Do you want to know more? EGGS is a 2.5D game engine developed using XNA, which includes the editor FRIED BACON and the game Oblivious Rampaging Zombies And Monkeys, or ORZAM.

During the fall semester of 2008, five students from the Game and Engine Development course at Aalborg Univesity set out to learn something about programming games and game engines. The game and the accompanying engine you see before you is the result of this quest. A few worthwhile facts on this game are:


Oblivious Rampaging Zombies And Monkeys

Starting up the game with two players

Into the fray - level 1 begins!

You killed how many zombies?!

Our hero being chased behind a generator!

Slaughtering a few zombie polar bears

In game, rollin' past some tesla coils

Being nommed on by a big, brown zombie bear

Be ware toilets! Slippery floops and zombies!

Zombie polar bears locked in cubicle hell


In BACONS, editing the cubicle hell tile

Final touches on the turbine generator asset

All the nodes in the turbine generator room


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Gameplay video (12.5MB)

A gameplay video showing some of the ORZAM gameplay. Now featuring sound!

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Gameplay video number 2 (14MB)

A gameplay video showing some of the ORZAM gameplay. Now featuring Arnie!

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Old gameplay video (13MB)

A gameplay video showing some of the ORZAM gameplay. This one has no sound, unfortunately.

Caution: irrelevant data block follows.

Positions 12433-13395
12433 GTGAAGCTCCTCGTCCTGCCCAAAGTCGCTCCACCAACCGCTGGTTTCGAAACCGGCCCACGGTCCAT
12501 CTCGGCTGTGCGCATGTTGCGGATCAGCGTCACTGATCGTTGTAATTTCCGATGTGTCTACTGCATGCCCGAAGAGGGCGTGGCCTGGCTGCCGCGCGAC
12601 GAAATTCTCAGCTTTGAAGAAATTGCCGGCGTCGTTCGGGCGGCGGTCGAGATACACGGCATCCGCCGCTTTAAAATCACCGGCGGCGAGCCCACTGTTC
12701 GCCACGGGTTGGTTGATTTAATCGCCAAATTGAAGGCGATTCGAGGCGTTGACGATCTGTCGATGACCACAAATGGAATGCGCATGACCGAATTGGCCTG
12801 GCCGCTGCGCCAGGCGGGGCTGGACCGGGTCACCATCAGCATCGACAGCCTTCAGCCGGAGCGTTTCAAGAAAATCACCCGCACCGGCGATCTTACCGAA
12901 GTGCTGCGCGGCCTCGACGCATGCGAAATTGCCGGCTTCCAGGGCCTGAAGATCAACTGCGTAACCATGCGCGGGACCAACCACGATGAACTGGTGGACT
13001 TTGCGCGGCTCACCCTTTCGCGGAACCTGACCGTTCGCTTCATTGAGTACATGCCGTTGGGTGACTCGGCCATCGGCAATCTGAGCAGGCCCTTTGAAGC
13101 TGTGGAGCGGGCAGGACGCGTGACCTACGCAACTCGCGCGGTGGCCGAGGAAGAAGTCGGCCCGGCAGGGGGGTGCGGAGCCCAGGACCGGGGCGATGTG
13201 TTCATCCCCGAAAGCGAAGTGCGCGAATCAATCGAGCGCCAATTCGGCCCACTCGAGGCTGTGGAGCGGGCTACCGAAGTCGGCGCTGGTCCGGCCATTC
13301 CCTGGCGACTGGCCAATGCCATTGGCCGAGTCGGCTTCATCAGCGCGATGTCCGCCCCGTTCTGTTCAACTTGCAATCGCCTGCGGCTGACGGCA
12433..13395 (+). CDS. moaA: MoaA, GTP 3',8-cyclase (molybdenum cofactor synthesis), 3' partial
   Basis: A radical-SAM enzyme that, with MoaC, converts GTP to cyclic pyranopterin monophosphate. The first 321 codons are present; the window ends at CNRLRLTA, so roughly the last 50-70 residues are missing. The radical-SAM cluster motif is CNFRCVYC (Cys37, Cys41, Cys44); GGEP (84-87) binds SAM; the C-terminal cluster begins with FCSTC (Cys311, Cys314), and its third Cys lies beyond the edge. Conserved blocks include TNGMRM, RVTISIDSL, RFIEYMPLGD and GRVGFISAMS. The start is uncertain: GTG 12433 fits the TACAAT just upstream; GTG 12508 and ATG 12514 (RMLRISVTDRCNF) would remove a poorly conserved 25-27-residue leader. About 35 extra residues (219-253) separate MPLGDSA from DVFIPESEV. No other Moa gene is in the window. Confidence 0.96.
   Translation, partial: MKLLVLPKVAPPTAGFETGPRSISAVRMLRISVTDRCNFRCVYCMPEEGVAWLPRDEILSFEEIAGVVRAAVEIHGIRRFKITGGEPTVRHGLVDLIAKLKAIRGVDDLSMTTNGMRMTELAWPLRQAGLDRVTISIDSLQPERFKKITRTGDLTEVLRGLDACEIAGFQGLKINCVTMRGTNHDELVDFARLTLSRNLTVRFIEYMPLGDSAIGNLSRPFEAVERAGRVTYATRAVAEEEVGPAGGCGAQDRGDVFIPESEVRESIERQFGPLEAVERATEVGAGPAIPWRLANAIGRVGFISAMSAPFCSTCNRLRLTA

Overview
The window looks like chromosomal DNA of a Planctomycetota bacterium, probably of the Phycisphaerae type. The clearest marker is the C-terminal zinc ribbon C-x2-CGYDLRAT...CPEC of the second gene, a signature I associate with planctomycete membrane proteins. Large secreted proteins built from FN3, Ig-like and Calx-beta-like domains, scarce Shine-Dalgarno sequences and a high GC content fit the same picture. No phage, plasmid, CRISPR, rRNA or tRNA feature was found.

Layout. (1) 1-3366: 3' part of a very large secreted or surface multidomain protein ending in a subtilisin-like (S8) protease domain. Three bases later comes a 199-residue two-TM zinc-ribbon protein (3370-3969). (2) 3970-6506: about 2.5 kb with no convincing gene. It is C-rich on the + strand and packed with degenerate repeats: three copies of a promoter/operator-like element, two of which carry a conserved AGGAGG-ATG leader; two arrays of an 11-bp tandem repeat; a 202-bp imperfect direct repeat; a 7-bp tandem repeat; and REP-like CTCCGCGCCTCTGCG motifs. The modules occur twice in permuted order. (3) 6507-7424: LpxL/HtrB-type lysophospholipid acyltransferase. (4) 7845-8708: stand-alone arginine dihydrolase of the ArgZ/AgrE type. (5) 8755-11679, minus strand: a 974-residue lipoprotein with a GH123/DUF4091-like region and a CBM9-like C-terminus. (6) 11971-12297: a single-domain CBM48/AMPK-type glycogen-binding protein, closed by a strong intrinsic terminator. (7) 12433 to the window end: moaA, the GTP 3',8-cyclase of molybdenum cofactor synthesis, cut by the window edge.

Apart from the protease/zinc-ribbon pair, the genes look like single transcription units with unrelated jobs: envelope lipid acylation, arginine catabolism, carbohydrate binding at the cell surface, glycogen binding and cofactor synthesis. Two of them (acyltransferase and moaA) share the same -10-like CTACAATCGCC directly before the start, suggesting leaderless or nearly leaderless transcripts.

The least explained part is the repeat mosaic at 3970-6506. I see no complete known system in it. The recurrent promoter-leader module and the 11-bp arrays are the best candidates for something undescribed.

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ORZAM Game (27.1MB)

This is the package containing the game engine and game which was developed through so far four months of hard work. That is, the game itself.

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The editor for EGGS, cleverly named BACON (meaning Bad Ass Creator Of Nodes). Requirements are the same as for the game itself.

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ORZAM Source (30.5MB)

The source code for everything ORZAM, including the content. Note the license for the game and content are not the same. The code is under the GPL v3, and the content is Creative Commons Attribution-Noncommercial-Share Alike 2.5 Denmark License.

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Project Report (29MB)

Documentation on the development of the ORZAM engine, and some thoughts on the game concept. Including discussions on deferred rendering, procedurally generating textures and tile-based levels and using XNA with Windows.Forms, as well as a description of the process of creating a game using the engine, using Of Rampaging Zombies And Monkeys as the example.


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The non-evil music label, who gracefully provided us with music for the game. And for anyone else, at USD8 per full album of FLAC-encoded music (or ogg-vorbis or even mp3), this is really not a bad bargain. Oh yeah, and 50% of that music goes directly to the artist. Also note that when Magnatune say Preview, they actually mean 128mbps mp3 or ogg files with a little bit at the end where you are told what the artist, track title and album name is.

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Listen to MRDC - Timecode

The album from which our menu music, the title piece from the album, Timecode, came from.

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Listen to Seismic Anamoly - Ramifications

The music playing when you die in the game, a tune named Always on My Mind, is from this album.